Summary: A partner for Baker McKenzie has been dismissed after a sexual assault complaint handled years ago has been made public.
Baker McKenzie LLP, an international law firm, fired one of their partners after the attorney was accused of sexually assaulting a female colleague. According to the Financial Times, Baker McKenzie states that the alleged assault happened “several years ago.”
The incident apparently happened after a business event, possibly in the UK, when the partner invited a few junior lawyers back to his hotel room for drinks. The female associate told Baker McKenzie’s human resources department about the alleged assault after the incident happened. The complainant later left the firm after agreeing to sign a non-disclosure agreement and receiving a payout.
Baker McKenzie has since apologized for the incident, admitting they should have handled it differently. The Solicitors Regulation Authority, a supervisory body for solicitors in Wales and England, was “aware of the issue and gathering all relevant information before deciding on appropriate action.” They said a formal investigation had not been opened yet.
Website RollOnFriday first broke the story, claiming the partner was actually promoted after the alleged assault complaint was made against him to the firm. The partner has now been asked to leave. RollOnFriday also reported that a partner at Dentons LLP has been put on leave while they investigate sexual misconduct claims against him. The incidents allegedly happened in the UK as well.
Sexual harassment and assault claims are rarely made public, but attorneys and legal experts confess that the incidents are common in the industry. The big issue is that many victims leave voluntarily or are asked to leave, but must sign a non-disclosure agreement first before they can receive a severance payout. The victims fear the legal problems of breaking the agreement so they don’t speak out about their experiences.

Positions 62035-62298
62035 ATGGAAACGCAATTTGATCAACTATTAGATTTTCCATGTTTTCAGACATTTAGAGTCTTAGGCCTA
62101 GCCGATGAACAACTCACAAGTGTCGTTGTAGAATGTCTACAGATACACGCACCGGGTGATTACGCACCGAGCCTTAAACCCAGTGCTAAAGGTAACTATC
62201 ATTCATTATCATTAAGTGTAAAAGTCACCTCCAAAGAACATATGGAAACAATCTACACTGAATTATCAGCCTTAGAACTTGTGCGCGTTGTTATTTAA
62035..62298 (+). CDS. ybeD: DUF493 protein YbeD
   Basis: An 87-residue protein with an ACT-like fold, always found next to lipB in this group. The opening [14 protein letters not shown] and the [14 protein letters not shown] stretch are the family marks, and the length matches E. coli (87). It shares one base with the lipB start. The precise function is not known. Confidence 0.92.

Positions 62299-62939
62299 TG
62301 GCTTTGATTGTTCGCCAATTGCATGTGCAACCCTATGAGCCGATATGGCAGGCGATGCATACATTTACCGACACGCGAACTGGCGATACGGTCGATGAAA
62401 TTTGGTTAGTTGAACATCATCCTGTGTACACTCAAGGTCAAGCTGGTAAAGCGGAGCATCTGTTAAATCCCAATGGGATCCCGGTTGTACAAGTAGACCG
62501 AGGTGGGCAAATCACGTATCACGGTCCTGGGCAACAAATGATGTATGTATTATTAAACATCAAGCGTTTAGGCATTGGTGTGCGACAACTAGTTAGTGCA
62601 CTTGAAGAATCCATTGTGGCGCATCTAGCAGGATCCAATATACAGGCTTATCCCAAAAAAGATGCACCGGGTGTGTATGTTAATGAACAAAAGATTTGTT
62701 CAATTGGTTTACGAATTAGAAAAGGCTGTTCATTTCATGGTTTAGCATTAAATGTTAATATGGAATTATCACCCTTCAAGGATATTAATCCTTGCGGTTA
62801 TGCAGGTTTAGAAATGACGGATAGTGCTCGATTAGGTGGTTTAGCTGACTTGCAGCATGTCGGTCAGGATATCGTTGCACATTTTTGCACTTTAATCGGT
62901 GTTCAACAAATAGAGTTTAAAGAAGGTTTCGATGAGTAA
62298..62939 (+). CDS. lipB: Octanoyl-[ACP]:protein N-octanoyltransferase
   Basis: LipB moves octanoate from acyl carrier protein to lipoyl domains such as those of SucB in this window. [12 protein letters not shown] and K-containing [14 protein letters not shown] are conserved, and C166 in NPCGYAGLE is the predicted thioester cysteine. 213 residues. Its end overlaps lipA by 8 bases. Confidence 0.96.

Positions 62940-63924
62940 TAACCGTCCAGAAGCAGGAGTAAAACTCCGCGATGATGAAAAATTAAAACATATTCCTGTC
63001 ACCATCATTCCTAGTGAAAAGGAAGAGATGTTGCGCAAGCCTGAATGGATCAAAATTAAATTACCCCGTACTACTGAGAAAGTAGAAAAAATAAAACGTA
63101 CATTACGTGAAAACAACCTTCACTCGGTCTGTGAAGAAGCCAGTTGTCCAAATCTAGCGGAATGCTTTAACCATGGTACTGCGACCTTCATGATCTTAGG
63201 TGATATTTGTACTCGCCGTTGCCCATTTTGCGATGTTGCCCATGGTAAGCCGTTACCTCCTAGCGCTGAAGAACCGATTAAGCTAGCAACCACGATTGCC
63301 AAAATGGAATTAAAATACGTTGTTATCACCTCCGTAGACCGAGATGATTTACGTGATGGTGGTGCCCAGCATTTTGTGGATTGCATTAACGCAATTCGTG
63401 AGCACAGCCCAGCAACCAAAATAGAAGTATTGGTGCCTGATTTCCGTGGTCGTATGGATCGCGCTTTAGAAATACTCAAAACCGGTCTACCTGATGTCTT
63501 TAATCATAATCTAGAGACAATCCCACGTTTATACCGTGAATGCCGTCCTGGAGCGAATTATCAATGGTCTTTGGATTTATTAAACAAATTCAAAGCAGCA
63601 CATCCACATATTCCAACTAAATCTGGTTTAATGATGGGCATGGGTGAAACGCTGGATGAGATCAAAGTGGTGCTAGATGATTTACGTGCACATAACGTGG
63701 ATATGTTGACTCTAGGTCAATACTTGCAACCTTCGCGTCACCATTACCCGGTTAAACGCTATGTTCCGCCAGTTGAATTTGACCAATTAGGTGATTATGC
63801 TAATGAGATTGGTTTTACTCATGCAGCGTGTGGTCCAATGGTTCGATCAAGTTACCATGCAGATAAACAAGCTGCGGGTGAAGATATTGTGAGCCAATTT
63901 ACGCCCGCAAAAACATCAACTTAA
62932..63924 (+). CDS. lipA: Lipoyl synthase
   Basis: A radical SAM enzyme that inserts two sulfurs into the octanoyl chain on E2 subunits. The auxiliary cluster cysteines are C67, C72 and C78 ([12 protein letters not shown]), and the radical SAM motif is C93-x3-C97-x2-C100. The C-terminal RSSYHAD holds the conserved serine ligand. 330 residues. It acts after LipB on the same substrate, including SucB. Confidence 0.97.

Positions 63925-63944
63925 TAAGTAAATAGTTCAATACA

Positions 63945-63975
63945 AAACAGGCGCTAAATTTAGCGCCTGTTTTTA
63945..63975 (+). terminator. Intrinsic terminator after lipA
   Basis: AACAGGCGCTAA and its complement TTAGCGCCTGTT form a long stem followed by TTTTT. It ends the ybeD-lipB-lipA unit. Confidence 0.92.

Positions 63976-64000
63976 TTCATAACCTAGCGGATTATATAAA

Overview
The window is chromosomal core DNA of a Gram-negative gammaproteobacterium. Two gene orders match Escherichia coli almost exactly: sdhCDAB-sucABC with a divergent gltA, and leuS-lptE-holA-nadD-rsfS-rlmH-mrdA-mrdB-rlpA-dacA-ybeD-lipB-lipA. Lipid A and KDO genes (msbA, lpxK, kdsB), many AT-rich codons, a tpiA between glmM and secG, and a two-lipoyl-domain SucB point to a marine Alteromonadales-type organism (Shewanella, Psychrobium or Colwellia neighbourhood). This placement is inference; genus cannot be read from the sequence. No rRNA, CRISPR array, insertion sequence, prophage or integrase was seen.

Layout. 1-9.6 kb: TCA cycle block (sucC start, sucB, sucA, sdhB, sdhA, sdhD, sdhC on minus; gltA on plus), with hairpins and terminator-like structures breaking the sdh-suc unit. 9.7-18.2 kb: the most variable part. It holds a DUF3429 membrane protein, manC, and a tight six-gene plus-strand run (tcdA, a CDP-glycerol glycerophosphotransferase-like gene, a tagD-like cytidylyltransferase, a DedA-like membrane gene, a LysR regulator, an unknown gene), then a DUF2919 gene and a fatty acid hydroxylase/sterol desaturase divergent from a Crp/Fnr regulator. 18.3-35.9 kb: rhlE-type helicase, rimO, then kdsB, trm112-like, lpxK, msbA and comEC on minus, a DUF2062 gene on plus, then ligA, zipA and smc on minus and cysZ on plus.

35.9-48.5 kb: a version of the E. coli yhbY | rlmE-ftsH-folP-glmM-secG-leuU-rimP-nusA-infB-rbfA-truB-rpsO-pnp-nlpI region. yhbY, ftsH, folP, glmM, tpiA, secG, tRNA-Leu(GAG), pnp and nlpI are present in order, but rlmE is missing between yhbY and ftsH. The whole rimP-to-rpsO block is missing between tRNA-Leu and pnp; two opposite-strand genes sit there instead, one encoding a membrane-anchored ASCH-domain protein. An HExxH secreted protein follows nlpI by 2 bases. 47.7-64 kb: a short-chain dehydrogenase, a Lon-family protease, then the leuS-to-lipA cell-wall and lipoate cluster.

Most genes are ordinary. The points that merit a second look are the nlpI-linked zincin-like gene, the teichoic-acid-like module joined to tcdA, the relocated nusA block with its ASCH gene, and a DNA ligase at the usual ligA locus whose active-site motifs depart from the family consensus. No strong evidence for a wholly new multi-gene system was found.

RollOnFriday founder Matthew Rhodes told the Financial Times that sexual harassment still happens even today. “Rather depressingly, if not surprisingly, it suggests that the profession is just as susceptible to powerful men behaving inappropriately to more junior members of staffs as any other sector,” Rhodes said. “What has disappointed us, in both this and other cases, is how some firms have only taken really serious action after we’ve contacted them.”
This is the case for Baker McKenzie. The firm said the partner “is no longer in the office and will be leaving the firm.” They claim the complaint was taken “very seriously” at the time, reaching a confidential settlement with the victim. They will conduct an independent review of the incident and the handling of it. “The review will also consider how we handle complaints of sexual misconduct and other inappropriate behavior towards colleagues, to ensure we are guaranteeing the protection of our employees. We are really sorry this incident ever happened and we acknowledge we should have handled it better.”
The Dentons partner accused of sexual misconduct was with his previous firm Maclay Murray & Spens at the time, which has since merged with Dentons. When Dentons became aware of the issue, “we launched an internal investigation and the partner concerned is now on a leave of absence and will not be attending the office while the investigation is ongoing.”
Do you think non-disclosure agreements should be used for sexual assault cases, or is it a form of hiding a criminal act? Share your thoughts with us in the comments below.
To learn more about other attorneys accused of sexual assault, read these articles:
- Entertainment Attorney Benjamin Adams’ Sexual Abuse Case Goes to Trial
- Former Judge Paul Pressler Accused of Sexual Abuse of a Minor
- Connecticut Lawyer Peter Kruzynski Pleads Guilty